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The totality of these constrained are aimed at avoiding both those scenarios and moving me into the “My life is pleasant and the things I care about are being handled” scenario.
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With the constraints in place you can create a full evolutionary system. Again, recall that evolution only needs Variation, Retention and  Selection. The criteria of selection have been defined.
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Variation & Retention is taken care off by choosing (Variation) areas of concern, projects, and action; taking into account the results of the selection process (retention).
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Putting it all together, in an abstract form, the system looks like this:
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Components of an evolutionary system

  1. Variation & Retention – Hypothesis
    1. I choose (Variation)
      1. areas of concern
      2. projects
      3. actions
        taking into account the results of the selection process (Retention)
  2. Selection – Test
    1. How actions fulfil life
    2. How actions fulfil projects
    3. How projects fulfil areas of concern
    4. How the selection process is itself

Implementation

My actual implementation is as follows:
– Every day I diary on how my day was like (this keeps records of my lived experience)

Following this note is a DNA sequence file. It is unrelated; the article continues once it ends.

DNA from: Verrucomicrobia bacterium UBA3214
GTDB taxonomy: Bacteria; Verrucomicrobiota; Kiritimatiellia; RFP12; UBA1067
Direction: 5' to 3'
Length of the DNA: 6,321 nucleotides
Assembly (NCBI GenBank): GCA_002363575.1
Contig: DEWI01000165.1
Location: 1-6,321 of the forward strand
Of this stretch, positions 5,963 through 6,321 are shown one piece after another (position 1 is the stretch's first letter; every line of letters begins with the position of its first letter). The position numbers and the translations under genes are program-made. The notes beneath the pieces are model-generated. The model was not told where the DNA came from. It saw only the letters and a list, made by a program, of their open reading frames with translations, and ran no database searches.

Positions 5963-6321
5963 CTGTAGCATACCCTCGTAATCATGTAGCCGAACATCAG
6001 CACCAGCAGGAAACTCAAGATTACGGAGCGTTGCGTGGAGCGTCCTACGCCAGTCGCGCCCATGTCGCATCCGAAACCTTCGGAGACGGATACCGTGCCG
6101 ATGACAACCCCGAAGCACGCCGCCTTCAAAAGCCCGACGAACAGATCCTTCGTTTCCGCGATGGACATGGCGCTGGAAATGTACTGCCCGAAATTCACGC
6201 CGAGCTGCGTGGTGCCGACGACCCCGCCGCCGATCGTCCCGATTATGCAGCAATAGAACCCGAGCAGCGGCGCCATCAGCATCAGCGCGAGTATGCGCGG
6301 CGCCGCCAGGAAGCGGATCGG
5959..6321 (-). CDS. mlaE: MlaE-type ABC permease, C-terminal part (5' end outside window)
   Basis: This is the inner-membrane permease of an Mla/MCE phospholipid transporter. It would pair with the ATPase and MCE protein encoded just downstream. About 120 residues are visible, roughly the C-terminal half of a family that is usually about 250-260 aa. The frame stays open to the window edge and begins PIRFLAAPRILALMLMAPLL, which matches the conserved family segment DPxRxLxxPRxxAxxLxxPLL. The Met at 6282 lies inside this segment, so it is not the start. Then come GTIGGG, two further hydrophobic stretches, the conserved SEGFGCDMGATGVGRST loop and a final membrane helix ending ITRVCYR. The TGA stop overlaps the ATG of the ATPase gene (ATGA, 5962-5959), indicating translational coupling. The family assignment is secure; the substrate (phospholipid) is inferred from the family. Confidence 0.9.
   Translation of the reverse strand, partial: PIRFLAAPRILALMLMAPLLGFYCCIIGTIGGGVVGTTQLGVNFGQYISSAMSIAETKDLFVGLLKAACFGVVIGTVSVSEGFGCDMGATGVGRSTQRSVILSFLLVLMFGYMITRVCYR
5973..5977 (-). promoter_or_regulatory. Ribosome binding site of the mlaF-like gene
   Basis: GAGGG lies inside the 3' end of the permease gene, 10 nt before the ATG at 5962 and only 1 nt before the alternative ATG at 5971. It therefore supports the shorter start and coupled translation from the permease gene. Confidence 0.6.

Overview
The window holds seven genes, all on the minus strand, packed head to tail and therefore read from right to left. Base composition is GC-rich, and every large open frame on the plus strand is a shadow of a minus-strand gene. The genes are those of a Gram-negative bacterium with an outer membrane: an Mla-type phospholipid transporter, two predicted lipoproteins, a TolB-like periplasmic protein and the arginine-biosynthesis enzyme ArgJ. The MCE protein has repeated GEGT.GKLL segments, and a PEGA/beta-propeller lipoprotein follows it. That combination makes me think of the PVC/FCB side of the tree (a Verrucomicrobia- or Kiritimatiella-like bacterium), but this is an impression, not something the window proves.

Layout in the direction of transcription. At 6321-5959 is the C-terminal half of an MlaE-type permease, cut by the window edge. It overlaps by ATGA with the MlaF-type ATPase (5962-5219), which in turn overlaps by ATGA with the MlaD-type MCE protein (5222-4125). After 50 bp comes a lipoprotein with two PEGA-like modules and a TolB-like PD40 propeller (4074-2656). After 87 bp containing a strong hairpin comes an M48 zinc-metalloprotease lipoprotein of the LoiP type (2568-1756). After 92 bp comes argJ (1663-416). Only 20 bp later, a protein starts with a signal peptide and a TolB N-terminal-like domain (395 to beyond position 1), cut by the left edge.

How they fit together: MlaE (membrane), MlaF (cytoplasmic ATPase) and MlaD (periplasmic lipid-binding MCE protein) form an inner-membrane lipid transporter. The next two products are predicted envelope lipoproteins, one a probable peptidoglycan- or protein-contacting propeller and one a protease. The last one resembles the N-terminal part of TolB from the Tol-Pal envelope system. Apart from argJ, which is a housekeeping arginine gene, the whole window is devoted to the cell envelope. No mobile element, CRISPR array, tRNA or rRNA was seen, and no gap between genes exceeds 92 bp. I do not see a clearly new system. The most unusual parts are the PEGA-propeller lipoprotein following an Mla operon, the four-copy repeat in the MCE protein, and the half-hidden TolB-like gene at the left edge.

– Every week I summarise my daily experience and think about how my actions mapped to projects, how projects mapped to areas of concern, and how those areas of concern are what I care about
– I save all of this knowledge in a knowledge repository (Retention)
– Then I choose action for the next week, taking into account the original constraints plus the knowledge in the knowledge repository (Variation & Selection)
– Every month I choose areas of concern and associated projects taking into account the original constraints plus the knowledge in the knowledge repository (Variation & Selection)
– Every month I review the whole system, especially the selection constraints: what is my felt sense of the past month, of the past day, of the past week? Am I moving forward in the right direction, is my life where I want it to be?

Final thoughts

Notice how powerful this system is, flowing with you, changing itself as your felt sense changes, constantly responding to new information instead of discarding it. It is not a “work system” or a “productivity system” not even an “attention management system” but a constantly-updated-respondant-to-your-felt-sense-experience-and-knowledge life design system.
It is lighter than GTD, and it evolves with you and your self-knowledge. You can see each actions/projects/areas of concern choice as a hypothesis and each daily and weekly review as a test for your set of hypothesis. Over time the system allows you to evolve theories about yourself that accurately match your desires of how life feels like and what you are about, the somethings that you do.